Category Archives: Equipment

Working With Off Camera Flash

I’ve never been a great one for flash photography, partly because of the nature of work I do and partly because of the flat and lifeless images flash photography can produce. I’ve always been aware of the creativity that flashguns afford but it’s only over the last couple of years that I’ve started using flash seriously and creatively.

Naturally I have a flashgun – a Nikon SB-700 that I use occasionally for fill-in flash.  Much of my work is stage photography, where creative lighting is already part of what I’m shooting, so flash is unnecessary. For parties, events and functions, where ambient lighting is also an important part of the scene, I use slow-sync flash to light the subject whilst still capturing the lighting from disco lights or other effects.

I’m now being tempted in to the world off off-camera flash, thanks in part to my recent discovery of the AmazonBasics Flash, an insanely cheap flashgun available from Amazon for just £26.

This unit is, as you’d expect from both the name and price, basic. It has no TTL metering or any other wizardly. It’s just a flash, powered by 4x AA sized batteries that can be manually set to one of 8 intensity settings. It also has a wide angle diffuser and a bounce card. It also comes with a hot-shoe stand and a waterproof bag. Build quality I would describe as adequate.

The flashgun has three settings – Manual, S1 and S2 – the latter of which provide a slave mode that allows the unit to be remotely triggered. It is compatible with a range of cameras, including Nikon, Canon, Ricoh, Olympus, Panasonic, Fuji, Pentax and Samsung.

I found the unit worked right out of the box with my Nikon D600, using it together with my SB-600.

In the image above I held the Nikon speedlight in my left hand whilst the AmazonBasics flash was mounted on a tripod behind me and to my right. I remotely triggered the shutter using an infrared remote.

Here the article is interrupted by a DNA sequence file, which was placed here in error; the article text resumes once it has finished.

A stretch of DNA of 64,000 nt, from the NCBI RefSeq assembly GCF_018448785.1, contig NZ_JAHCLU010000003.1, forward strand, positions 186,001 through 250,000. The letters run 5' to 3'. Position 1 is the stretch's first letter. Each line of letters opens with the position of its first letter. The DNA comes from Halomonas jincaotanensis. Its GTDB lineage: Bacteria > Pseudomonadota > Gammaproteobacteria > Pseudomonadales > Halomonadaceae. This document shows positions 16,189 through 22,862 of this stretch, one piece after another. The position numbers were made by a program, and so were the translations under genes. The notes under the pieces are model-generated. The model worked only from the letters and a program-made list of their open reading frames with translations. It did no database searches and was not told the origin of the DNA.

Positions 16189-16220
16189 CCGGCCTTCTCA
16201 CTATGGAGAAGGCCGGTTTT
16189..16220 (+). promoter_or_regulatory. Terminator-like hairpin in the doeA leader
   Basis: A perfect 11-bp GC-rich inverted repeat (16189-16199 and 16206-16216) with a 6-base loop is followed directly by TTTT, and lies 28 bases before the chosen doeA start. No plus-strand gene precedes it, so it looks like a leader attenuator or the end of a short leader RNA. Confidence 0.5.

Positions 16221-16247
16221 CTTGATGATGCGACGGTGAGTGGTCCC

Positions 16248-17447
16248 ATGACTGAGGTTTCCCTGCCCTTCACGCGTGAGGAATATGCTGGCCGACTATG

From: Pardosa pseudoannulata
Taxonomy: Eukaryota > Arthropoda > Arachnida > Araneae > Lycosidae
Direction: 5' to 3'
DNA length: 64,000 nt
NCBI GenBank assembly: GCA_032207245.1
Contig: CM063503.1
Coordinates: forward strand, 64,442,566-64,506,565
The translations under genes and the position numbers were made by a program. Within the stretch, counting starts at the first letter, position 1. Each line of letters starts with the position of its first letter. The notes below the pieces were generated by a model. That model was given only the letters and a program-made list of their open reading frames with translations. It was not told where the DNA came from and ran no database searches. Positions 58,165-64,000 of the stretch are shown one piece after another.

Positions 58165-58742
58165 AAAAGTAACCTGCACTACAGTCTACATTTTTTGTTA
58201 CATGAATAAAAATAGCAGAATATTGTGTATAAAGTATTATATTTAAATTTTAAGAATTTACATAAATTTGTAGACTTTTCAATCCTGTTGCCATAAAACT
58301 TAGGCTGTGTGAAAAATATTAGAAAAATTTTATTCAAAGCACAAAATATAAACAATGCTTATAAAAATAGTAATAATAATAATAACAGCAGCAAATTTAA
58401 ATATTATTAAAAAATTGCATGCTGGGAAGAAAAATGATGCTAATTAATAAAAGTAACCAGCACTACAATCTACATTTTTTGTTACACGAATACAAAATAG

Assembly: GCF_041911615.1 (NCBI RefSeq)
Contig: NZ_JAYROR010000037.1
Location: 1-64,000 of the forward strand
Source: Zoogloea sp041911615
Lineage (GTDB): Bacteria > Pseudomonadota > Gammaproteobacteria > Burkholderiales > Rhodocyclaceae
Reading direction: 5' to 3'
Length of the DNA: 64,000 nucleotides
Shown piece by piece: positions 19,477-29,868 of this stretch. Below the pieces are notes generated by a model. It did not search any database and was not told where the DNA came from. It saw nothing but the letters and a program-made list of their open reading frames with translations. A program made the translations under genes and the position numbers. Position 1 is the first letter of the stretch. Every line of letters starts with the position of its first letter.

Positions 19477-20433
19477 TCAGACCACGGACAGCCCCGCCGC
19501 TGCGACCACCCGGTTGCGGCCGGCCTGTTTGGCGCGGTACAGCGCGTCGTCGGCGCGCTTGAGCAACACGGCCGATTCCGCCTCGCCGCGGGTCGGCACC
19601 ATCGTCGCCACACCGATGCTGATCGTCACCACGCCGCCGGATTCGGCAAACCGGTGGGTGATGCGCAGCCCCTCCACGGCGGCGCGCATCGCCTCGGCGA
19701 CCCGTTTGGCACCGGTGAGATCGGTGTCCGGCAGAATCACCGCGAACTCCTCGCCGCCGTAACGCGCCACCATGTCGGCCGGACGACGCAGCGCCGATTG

Off camera flash is a relatively new practice for me and I hope to be experimenting with it a lot more now that I have two strobes to play with.

To find out more about the AmazonBasics Flash, go to https://www.amazon.co.uk/gp/product/B01I09WHLW

Occasional Lighting

I frequently carry around a set of slimPAR38 LED spotlights. I use these as a contingency for events where the lighting falls short of what is necessary for good coverage.

13996509165231-SlimPAR-38-NEW-LEFT-angle

One example is a  Year 6 Prom I covered where lighting was not provided for a surfboard simulator. Without the PAR cans the only other lighting option would have been the venue’s main fluorescent lighting, which would have seriously compromised the atmosphere (and accompanying disco!)

Another example was a music event where the main lighting bar was obstructed by decorations, meaning that the performers faces were in relative darkness. I was able to use the PAR cans as uplighters at the side of the stage, which dramatically improved the lighting.

The lights are typically set to slowly fade through the colour spectrum but can also be configured to provide static lighting.

These lights have made otherwise un-photographable events possible, with very little overhead. They are easy to set up and adaptable for any event, either to provide direct lighting or simply to add atmosphere.

Think Tank Retrospective 20

The quest for the perfect camera bag is journey that many photographers are familiar with. For those that have yet to find the ideal bag, the Think Tank Retrospective may bring that search to a conclusion, if you’re prepared to spend the money. I bought mine online from Speedgraphic after reading lots of positive reviews. Unfortunately it appears there are virtually no shops that stock the Retrospective so I had to buy purchase sight unseen and based purely on photographs and Youtube videos.

Photo of camera bag

I was looking for something to replace my Lowpro Event Messenger 150, which I’d outgrown, so I plumped for the larger Retrospective 20, which at 13″ x 12½ x 7″ is not a small camera bag. I fact it may be too large for the average photographer, but given the negligable cost difference between this and the smaller Retrospective 10, I chose the 20.

All of the reviews I read commented on the quality of the bag – and indeed the materials and manufacture are top class. One reviewer remarked that you could probably tow your car with the strap and he may well be right. This is a bag that is made to last not years but decades. And the quality doesn’t stop with just the physicakl properties of the bag. Think Tank have put a lot of thought in to the design as well.

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